of cleaning the parts, therefore labor would
                not be a deciding factor for the  selection
                of an alternative cleaner in this study.
                   A comparison of total costs among  the
                cleaners should be avoided. The  total cost
                for a specific cleaner will vary depending
                on the materials  and surface area of  the
                contaminated  parts  being  cleaned, geo-
                graphical location, and facility preferences.

                   The following is a condensed version of
                the categories evaluated for the selected
                USCG parts washing alternatives:
                   Process Description
                     Process location,  summary  of  the
                     operations  performed,  equipment,
                     process controls,   and a  material
                     balance  to   include products, input
                     materials,  and  the waste  streams
                   ESH Impacts
                     Associated  regulatory  requirements
                     and  impacts of using  the cleaner at
                     the facility.
                   Cost Analysis
                     Divided into the following  sections:
                     (1)  material and  equipment  ac-
                     quisition, (2) inputs and outputs such
                     as utilities and effluents, and (3) ESH
                     cost-related impacts.
                   Material and  Emission  Reduction
                     Identify opportunities that  offer real
                     potential  to  minimize  waste  and
                     reduce costs. A detailed evaluation of
                     technical and economic feasibility is
                     labor intensive, therefore the  proposed
                     opportunities should be  screened to
                     identify high  priority opportunities.
                     Decisions  on  improvement options
                     should be based on the conclusions
                     developed in the evaluation.
                   The detailed  report contains an  outline
                with worksheets  for each category listed
Safety Kleen 105

Penatone 724

Bio Seven

Brulin 815GD
Full Service Recycle:
Petroleum Distillates

Petroleum Distillates
On-Site Recycled:
Aqueous - Mild

Aqueous - Alkaline
  Categories one, two, and
  Categories one, two, and

  Categories two and three

Marine and Ground Support:
  No restrictions
above. This procedure  can be used  for
future evaluations on other parts washing

Discussion of Results

Process Description
  The contaminated parts were  divided
into two areas: (1) aviation operations and
(2) seafaring vessels. The USCG facilities
ATC and ASCC provided information  re-
garding the cleaning of contaminated parts
from aviation operations.  The aviation parts
cleaned were  from Dauphin  Helicopters
(HH-65), Jayhawk  Helicopters (HH-60),
and Falcon Jets (HU-25). SCNY provided
information regarding the cleaning of con-
taminated parts from seafaring vessels.
The marine parts cleaned were from high
endurance cutters, buoy tenders, bay class
icebreakers, harbor tugs, search and res-
cue utility boats, and ferry boats. The parts
cleaned were from  periodic maintenance
or routine repair operations. The contami-
nants that were typically removed from
the parts consisted of grease,  oil, dirt, and
hydraulic fluid.
  The ATC uses  a petroleum distillate,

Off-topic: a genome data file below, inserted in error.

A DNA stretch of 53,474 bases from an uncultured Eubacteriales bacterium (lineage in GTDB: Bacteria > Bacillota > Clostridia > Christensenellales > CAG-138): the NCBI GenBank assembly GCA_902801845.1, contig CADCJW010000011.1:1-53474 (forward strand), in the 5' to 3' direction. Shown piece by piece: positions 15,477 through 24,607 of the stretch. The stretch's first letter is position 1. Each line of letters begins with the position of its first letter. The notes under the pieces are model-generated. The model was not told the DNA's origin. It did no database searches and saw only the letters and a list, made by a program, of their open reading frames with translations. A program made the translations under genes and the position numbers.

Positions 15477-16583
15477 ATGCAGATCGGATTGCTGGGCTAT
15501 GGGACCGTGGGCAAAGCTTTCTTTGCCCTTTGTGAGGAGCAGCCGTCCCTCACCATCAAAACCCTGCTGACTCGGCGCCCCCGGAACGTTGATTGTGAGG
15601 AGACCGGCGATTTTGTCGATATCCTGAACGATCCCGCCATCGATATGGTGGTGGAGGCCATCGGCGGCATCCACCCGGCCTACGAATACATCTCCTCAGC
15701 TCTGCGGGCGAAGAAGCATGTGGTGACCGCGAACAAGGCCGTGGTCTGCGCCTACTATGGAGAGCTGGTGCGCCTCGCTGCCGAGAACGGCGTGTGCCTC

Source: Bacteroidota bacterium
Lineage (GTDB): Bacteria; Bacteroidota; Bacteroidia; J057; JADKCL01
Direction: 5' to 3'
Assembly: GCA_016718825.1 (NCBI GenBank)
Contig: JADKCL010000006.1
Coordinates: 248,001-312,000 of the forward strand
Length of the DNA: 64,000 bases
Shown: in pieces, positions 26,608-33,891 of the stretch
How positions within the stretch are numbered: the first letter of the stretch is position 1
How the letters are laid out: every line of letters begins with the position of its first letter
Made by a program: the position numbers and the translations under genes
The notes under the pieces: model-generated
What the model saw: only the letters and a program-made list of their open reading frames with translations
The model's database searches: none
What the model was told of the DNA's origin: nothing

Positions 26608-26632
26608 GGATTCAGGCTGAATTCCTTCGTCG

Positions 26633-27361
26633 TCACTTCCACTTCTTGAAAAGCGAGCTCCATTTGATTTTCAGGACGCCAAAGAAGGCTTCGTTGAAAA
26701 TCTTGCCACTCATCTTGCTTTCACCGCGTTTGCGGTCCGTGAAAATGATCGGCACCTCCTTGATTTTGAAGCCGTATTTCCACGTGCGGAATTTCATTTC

Penatone 724,  and  an  aqueous  surfac-
tant, Bio Seven, to clean aviation parts.
Penatone 724 is currently  being used in
two separate parts  cleaning  processes:
(1) an aerosol canister to spot-clean vari-
ous contaminated parts  and (2) the com-
plete  immersion  and saturation  of  the
contaminated part with  the cleaning sol-
vent in an open container. Approximately
80% of the Penatone 724 is used for  the
immersion and  saturation procedure with
the remaining 20% used  for aerosol clean-
ing. The parts  are  typically wiped down
after cleaning with a disposable hand towel
or an absorbent cloth to  remove traces of
contaminants and  solvent. The cleaned
parts are allowed to air dry.
  ATC has three separate  parts cleaning
stations using the cleaner Bio Seven. Each
station contains  a polyethylene parts wash-
ing tank that is  designed to hold approxi-
mately 36 gal of cleaning solution, which
is a 50/50 mixture of Bio Seven and  po-
table water. The cleaning solution is heated
in  the holding  tank to  the temperature
range of 96F  to 104F and  is continu-
ously recirculated  as  parts  are  being
washed.  The contaminants are removed
from the parts  by  manual  brushing. The
contaminants are washed away with  the
cleaning  solution  into the enclosed sec-
tion of the tank. The parts cleaning pro-
cess is followed by a water rinse to remove
any  residual cleaner and contaminants
from the parts.  The parts are then wiped

  The ASCC has three parts washing sta-
tions located in the aircraft maintenance
hanger that  use Safety Kleen 105. Each
parts washing station has approximately
30 gal of the cleaning solvent in  a holding
tank located below the parts washing ba-
sin. The cleaning solvent  is pumped from
the holding tank, through a discharge tube,
onto the part, and  drains back into the
holding tank. The technician removes the
contaminants by holding  the  part  under
the discharge tube and scrubbing or rub-
bing the part with a brush  or gloved hand.
The contaminants  drain  into the holding
tank along with  the cleaning solution. The
parts do not require any rinsing  or further
use of different chemicals to complete the
cleaning  process.  The parts are typically
wiped down with a  disposable hand towel
or an absorbent cloth to remove traces of
contaminants and  solvent  and then al-
lowed to air dry.
  Brulin 815 GD is  currently being used in
the industrial motor repair shop at SCNY.
The parts cleaning  solution is a mixture of